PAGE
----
Microsoft launches legal assault on phishers

Summary:More than 100 suspected cybercriminals will be targeted by Microsoft's lawyers, as its fightback against phishing begins

Microsoft on Monday announced an initiative to tackle phishing Web sites that infringe on its trademark.

Fraudulent sites which claim to be Microsoft sites, such as MSN or Hotmail, will be pursued by Microsoft for copyright infringement, the software giant announced at a press conference in Brussels.

Phishing sites are used by cybercriminals to trick Internet users into revealing personal information such as e-banking or email account details. They are designed to closely resemble a legitimate site, often by the use of official logos and a plausible Web address.

Microsoft plans to initiate over 100 suits in Europe, the Middle East and Africa.

The first 53 suits will be brought against phishers in 10 countries, including the UK, over the coming months. Some suits have already been brought against suspected cybercriminals in the UK.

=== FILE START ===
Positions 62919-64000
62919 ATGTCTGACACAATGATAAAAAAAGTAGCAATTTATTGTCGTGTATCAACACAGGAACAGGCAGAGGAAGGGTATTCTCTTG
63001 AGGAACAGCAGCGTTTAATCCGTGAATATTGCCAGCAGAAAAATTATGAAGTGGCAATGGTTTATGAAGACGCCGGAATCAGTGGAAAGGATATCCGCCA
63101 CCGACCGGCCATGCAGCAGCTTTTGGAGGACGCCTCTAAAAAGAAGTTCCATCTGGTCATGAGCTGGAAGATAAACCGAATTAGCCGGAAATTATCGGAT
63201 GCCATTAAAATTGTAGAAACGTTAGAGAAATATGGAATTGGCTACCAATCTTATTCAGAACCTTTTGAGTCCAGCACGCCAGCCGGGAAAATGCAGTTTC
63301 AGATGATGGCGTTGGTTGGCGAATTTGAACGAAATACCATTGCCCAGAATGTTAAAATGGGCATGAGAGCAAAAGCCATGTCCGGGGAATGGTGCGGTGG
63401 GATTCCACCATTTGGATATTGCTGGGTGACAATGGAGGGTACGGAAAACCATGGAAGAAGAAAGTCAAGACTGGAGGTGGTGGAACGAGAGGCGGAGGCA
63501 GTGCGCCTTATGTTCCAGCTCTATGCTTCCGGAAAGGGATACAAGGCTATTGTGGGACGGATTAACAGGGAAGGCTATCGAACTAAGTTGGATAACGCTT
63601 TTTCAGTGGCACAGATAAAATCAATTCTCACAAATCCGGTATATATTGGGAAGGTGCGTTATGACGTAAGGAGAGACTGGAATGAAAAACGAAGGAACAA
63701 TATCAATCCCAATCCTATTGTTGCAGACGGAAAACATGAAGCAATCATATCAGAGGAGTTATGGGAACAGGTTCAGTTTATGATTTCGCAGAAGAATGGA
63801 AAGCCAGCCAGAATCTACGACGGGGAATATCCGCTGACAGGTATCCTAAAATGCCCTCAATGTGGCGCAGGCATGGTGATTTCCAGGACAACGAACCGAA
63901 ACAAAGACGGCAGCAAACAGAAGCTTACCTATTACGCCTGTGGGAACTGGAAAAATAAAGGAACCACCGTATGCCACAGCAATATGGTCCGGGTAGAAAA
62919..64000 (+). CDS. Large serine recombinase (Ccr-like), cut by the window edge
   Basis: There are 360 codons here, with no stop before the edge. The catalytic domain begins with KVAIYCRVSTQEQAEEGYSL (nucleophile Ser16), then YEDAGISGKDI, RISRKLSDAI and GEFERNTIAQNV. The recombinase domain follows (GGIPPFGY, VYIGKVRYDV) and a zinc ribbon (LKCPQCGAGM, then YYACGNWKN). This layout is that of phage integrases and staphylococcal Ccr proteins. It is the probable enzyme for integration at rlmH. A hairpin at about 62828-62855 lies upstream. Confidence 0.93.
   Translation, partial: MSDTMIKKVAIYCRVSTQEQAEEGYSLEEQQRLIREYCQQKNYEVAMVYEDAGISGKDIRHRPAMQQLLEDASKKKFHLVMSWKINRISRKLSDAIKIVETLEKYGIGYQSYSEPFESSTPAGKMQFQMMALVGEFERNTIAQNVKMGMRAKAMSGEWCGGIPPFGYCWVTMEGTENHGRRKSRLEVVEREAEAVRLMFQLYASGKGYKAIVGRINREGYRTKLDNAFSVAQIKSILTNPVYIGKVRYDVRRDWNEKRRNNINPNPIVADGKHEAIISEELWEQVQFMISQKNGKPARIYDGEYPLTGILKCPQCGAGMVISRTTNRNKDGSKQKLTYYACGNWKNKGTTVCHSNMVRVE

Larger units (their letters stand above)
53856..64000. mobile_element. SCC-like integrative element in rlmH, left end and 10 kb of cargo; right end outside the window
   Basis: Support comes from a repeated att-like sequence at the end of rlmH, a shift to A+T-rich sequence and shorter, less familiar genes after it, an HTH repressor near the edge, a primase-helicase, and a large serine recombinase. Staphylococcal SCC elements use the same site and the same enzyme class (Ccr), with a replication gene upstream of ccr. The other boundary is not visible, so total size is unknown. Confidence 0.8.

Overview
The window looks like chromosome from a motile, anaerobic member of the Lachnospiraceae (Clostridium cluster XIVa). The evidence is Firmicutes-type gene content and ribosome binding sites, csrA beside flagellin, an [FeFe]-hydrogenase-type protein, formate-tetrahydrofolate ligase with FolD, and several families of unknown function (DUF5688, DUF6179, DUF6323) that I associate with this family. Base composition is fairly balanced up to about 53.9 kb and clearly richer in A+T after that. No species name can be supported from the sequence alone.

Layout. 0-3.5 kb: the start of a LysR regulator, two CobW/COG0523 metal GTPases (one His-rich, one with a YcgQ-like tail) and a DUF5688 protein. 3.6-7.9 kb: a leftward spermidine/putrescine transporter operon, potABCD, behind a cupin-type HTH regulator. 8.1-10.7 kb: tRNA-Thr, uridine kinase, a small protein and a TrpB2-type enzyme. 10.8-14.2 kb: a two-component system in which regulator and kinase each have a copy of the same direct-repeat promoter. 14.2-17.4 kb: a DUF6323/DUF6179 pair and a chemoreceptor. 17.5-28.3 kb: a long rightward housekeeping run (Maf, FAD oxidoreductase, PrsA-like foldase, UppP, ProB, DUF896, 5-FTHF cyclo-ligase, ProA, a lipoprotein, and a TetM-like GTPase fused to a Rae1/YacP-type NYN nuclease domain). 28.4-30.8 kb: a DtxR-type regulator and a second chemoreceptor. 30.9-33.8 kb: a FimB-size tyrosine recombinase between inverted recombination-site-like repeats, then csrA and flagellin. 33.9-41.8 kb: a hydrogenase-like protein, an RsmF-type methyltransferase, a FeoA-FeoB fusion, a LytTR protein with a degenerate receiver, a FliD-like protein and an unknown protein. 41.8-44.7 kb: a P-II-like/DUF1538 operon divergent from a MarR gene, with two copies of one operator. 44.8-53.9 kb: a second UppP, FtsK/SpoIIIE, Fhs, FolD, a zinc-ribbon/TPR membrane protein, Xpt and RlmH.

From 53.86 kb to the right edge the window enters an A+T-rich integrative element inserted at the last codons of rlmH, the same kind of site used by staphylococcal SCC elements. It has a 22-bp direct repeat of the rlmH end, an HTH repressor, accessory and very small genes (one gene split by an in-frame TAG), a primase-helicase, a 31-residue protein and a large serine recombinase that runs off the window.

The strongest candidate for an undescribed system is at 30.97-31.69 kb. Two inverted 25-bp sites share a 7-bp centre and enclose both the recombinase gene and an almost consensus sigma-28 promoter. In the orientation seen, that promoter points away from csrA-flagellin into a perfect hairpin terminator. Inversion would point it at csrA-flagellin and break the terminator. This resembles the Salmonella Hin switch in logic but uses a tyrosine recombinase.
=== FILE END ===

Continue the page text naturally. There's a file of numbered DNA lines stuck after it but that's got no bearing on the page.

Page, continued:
Microsoft's Global Phishing Enforcement Initiative will also include establishing partnerships with law enforcement agencies internationally, including Interpol.

"Law enforcement can't deal with the issue alone. It's time to make links between Internet service providers, hardware and software companies, and law enforcement," said Bernhard Otupal, a crime intelligence officer for Interpol's high-tech crime sub-directorate.

"We have to cooperate more closely, and bring different anti-phishing efforts together. We need an integrated legal framework to exchange data and evidence internationally," Otupal added.

Although phishing attacks are illegal, the police have struggled to bring convictions against cybercriminals in the past. Microsoft's efforts could help to combat the menace of phishing, as it would not need to prove that individuals had been defrauded — just that a phishing Web site had violated its trademarks.

Last month, AOL brought action against three suspected phishing gangs in the US.

Topics: Security

About

Tom is a technology reporter for ZDNet.com, writing about all manner of security and open-source issues.Tom had various jobs after leaving university, including working for a company that hired out computers as props for films and television, and a role turning the entire back catalogue of a publisher into e-books.Tom eventually found tha... Full Bio

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